Recent studies point to growing acceptance of Internet of Things (IoT) technologies among businesses. These studies provide more evidence that the concept has moved beyond hype and into a gray area of early stage acceptance, experimentation, and uncertainty.
Verizon’s latest report on the topic finds 73% of executive survey respondents are either deploying IoT solutions or researching the technology. The report also highlights compelling economics, citing that among business-to-business applications, there is the possibility to generate nearly 70% of the potential value enabled by IoT technologies.
Another study from enterprise software vendor IFS found that 30% of respondents from industrial companies say they use IoT data to support field service management, while 16% say their firms use IoT data in enterprise resource planning software. While this response did not come from the majority of respondents, the data shows a significant level of early adoption. The study also suggests the effects of IoT are likely to be greater in the industrial sector than among consumer products and services. And I concur; the drive to cut costs, improve operational efficiencies, and seek tangible ROI is more compelling among businesses. Consumers care about such things to be sure, but they seldom act with the same verve as corporations.
SAP had a similar study earlier this year that found 3% of corporate executive respondents saying their companies had completed companywide digital transformation projects, many of which involved IoT technologies. This is still a low level of adoption in view of previous industry expectations. Nonetheless, 55% of the same respondents say their firms are conducting pilot programs, which is a positive sign.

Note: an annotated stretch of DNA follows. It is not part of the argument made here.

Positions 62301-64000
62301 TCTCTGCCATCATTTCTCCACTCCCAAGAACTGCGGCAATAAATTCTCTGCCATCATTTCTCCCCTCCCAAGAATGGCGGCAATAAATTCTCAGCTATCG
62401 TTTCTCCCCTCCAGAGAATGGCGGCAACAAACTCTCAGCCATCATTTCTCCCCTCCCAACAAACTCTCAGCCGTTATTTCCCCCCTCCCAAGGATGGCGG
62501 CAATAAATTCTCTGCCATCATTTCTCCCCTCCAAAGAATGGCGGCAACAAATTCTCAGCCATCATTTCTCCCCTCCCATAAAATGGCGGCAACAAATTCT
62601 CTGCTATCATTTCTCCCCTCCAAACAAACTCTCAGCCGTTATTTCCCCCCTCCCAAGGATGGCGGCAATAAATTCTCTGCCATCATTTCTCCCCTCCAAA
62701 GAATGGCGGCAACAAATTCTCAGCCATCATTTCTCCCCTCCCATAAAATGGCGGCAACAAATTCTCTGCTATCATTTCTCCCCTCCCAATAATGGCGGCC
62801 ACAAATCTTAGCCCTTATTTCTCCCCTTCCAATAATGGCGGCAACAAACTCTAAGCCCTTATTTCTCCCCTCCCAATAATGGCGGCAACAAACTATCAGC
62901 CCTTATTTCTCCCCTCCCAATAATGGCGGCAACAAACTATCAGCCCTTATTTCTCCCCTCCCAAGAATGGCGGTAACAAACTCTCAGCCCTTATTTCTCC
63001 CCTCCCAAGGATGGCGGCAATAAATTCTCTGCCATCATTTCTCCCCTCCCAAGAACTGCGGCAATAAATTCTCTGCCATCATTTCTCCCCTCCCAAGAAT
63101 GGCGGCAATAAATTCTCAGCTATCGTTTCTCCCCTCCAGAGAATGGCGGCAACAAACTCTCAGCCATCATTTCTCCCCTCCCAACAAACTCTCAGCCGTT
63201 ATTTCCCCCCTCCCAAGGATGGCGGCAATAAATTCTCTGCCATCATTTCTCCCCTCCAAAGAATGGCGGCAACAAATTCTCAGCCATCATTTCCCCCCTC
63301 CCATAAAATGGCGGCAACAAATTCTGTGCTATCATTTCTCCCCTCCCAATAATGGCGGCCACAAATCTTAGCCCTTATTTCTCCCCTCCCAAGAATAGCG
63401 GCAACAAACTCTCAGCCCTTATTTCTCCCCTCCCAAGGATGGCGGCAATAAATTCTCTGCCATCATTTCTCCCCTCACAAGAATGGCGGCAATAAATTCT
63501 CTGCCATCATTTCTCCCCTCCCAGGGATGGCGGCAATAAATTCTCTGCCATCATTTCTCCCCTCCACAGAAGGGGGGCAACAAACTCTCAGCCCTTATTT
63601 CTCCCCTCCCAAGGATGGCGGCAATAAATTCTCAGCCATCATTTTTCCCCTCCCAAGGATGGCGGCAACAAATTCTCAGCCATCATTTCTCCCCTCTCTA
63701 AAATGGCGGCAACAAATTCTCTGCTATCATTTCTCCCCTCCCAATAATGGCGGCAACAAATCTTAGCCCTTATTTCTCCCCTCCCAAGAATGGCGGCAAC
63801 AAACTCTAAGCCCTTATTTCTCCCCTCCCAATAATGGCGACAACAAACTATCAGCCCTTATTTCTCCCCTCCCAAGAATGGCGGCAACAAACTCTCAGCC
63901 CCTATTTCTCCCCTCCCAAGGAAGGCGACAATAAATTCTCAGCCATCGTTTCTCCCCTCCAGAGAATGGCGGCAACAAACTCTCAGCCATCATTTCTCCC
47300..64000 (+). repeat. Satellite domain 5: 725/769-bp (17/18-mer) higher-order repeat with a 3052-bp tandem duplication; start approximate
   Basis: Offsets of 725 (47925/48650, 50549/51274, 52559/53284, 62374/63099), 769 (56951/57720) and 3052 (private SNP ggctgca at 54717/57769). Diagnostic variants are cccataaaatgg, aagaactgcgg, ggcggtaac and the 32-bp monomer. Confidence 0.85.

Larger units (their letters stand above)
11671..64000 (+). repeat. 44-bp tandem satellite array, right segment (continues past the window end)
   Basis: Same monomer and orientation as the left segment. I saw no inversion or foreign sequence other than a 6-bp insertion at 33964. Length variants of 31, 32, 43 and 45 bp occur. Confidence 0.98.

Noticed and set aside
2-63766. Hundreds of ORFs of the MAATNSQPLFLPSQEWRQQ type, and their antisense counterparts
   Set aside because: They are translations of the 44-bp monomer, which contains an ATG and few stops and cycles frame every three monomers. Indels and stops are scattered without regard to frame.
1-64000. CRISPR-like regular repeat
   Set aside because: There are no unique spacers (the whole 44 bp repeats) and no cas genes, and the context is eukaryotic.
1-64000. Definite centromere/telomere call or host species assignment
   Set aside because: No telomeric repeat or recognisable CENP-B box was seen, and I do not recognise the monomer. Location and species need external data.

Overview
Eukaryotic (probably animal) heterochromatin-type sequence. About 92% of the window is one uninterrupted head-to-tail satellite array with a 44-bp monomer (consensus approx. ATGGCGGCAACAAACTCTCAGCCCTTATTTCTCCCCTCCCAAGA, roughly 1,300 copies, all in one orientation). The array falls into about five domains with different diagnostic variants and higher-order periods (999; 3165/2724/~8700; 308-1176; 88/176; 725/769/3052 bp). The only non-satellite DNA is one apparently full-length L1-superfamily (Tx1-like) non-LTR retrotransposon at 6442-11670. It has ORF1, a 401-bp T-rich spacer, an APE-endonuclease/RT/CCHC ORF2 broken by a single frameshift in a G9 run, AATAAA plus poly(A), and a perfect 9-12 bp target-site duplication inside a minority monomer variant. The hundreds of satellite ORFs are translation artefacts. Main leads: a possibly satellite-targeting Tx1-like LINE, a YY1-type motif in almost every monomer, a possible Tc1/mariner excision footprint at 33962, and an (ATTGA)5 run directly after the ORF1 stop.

Case Studies Proving Necessary
What is lacking in the marketplace for IoT, or industrial IoT (IIoT), is a persuasive set of case studies that show how a company can move from where it is pre-IoT to a valuable deployment involving the latest tools. Business leaders tend to be skeptical about new technology and want to make sure the benefits are clear before moving ahead, especially with the complexities and new costs involved in IIoT projects. There are examples of companies making strides in this direction. One is Alpiq, a leading Swiss utility, which has adopted an IoT data strategy to transform its operations and now expects to see lower total costs. But more examples across many industrial sectors are needed before one can say the trend has truly taken hold. Until then, we shall be in an uncertain period as many firms test the waters and gradually learn what works best. Once more of the leaders set the stage, others will follow.
Tags: Digital Transformation, Industrial Internet of Things, Internet of Things, Utility Transformations
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